## 3.4 Average Rate of Change

(This topic is also in Section 3.4 in Applied Calculus or Section 10.4 in Finite Mathematics and Applied Calculus) Average Rate of Change of f over the interval [a, b]: Difference Quotient

The average rate of change of the function f over the interval [a, b] is

Average rate of change of f =  Δf Δx = f(b) - f(a) b - a
=Slope of line through points P and Q in the figure Average rate of change = slope of PQ

We also call this average rate of change the difference quotient of f over the interval [a, b].

Units: The units of the average rate of change are units of f per unit of x.

Quick Examples

If f(3) = -1 zonars and f(5) = 0.5 zonars, and if x is measured in years, then the average rate of change of f over the interval [3, 5] is given by

 Average rate of change over [3, 5] = f(5) - f(3) 5 - 3 = 0.5 - (-1) 2 = 0.75 zonars per year

Here is one for you. Let f be specified by the following table:

 x (days) 0 1 2 f(x) (Meals) 3 5 9
 Average rate of change of f on [0, 2] = Units of measurement of the rate of change are per The following graph shows data on exports to East Asia. Data are approximate. Source: The New York Times April 21, 1999, p. C1.

Complete the following sentences:

• Over the period 1993-1996, west coast exports to east Asia were at an average rate of

• Over the period 1996-1998, west coast exports to east Asia were at an average rate of Computing the Average Rates of Change over Smaller and Smaller Intervals

In preparation for the next section, we are going to look at the average rate of change of a function over smaller and smaller intervals and look for some kind of pattern or trend in the answers. Let f(x) = x3 + x. We are going to compute the average rates of change of f over the following smaller and smaller intervals: [2, 2+h], where h = 1,   0.1,   0.01,   0.001,   0.0001. This means that we are going to compute the rate of change of f over each of the following intervals:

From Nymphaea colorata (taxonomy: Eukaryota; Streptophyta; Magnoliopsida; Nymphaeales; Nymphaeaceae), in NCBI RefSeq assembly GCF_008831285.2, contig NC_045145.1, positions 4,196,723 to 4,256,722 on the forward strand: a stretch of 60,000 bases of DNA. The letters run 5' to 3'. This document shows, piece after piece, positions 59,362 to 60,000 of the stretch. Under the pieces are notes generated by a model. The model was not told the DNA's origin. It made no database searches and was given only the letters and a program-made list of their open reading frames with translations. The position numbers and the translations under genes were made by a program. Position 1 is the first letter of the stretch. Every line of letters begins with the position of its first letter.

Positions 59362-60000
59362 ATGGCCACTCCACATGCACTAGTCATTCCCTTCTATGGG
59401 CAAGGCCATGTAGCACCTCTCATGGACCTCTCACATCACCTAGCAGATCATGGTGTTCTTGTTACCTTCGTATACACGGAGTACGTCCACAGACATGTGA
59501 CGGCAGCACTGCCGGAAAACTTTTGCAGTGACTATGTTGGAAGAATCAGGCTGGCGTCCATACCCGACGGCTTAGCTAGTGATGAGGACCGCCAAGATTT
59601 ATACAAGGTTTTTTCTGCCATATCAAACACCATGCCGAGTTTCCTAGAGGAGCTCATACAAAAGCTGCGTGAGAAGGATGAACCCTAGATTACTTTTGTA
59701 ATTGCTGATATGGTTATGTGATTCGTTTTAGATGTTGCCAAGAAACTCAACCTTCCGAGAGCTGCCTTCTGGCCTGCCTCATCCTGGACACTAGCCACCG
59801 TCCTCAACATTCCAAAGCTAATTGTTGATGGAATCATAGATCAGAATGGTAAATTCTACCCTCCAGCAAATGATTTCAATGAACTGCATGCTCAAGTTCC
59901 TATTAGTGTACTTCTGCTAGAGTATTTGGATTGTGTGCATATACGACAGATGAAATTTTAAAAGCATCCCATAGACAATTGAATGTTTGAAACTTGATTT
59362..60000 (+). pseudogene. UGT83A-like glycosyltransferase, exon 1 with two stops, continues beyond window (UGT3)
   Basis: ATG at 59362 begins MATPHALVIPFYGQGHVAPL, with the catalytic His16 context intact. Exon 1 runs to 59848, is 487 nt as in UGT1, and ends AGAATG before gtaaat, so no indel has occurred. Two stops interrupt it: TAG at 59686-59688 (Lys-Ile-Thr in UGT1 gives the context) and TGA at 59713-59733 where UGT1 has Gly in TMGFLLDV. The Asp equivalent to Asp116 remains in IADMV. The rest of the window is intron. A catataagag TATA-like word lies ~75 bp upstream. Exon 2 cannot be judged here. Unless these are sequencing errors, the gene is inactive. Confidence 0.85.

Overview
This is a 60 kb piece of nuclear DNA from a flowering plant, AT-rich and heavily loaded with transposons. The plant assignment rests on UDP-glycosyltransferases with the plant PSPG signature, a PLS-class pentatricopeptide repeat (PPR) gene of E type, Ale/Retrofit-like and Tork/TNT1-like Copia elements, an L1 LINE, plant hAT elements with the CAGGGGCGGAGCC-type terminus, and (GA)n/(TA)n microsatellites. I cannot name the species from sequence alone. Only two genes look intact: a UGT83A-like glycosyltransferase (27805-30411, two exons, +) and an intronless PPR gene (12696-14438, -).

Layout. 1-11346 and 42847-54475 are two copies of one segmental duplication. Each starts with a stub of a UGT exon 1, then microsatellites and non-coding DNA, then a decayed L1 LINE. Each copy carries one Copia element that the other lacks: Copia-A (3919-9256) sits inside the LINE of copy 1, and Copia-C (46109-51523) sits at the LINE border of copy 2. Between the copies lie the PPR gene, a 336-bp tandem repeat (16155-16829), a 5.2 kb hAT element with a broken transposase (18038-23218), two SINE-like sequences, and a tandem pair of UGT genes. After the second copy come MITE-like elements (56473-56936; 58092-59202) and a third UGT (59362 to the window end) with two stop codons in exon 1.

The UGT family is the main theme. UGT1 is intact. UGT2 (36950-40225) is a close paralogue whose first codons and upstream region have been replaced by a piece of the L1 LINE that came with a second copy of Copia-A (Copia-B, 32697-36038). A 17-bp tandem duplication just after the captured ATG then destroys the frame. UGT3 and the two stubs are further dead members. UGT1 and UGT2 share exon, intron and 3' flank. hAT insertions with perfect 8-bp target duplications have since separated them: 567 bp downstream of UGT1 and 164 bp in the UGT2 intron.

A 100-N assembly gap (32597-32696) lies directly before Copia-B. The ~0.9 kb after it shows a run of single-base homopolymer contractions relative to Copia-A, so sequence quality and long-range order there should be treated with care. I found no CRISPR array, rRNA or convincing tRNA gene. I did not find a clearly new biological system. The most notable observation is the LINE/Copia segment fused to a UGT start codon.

[2, 3] h = 1, so [2, 2+h] = [2, 2+1] [2, 2.1] h = 0.1, so [2, 2+h] = [2, 2+0.1] [2, 2.01] h = 0.01, so [2, 2+h] = [2, 2+0.01] [2, 2.001] h = 0.001, so [2, 2+h] = [2, 2+0.001]

Use technology to assist you with the calculations. You could use either the Function Evaluator & Grapher or a graphing calculator. Be sure to enter the exact values -- do not round.
 f(2) = f(3) = f(2.1) = f(2.01) = f(2.001) =
 Ave. Rate of Change of f over [2, 3] = Ave. Rate of Change of f over [2, 2.1] = Ave. Rate of Change of f over [2, 2.01] = Ave. Rate of Change of f over [2, 2.001] =

Do you see a trend? First, we notice an interesting pattern in the decimal places as h gets smaller and smaller. Also, we see that the average rates of change are getting closer and closer to the value 13 as the interval gets smaller and smaller.

Q Think about how you might interpret this "limiting value" of 13. Now go over the examples and try some of the exercises in Section 3.4 in Applied Calculus or Section 10.4 in Finite Mathematics and Applied Calculus.

Alternatively, press "game version" on the sidebar to go to the game version of this tutorial (it has different examples to try and is a lot of fun!) or press "next" to go on to the next topic.

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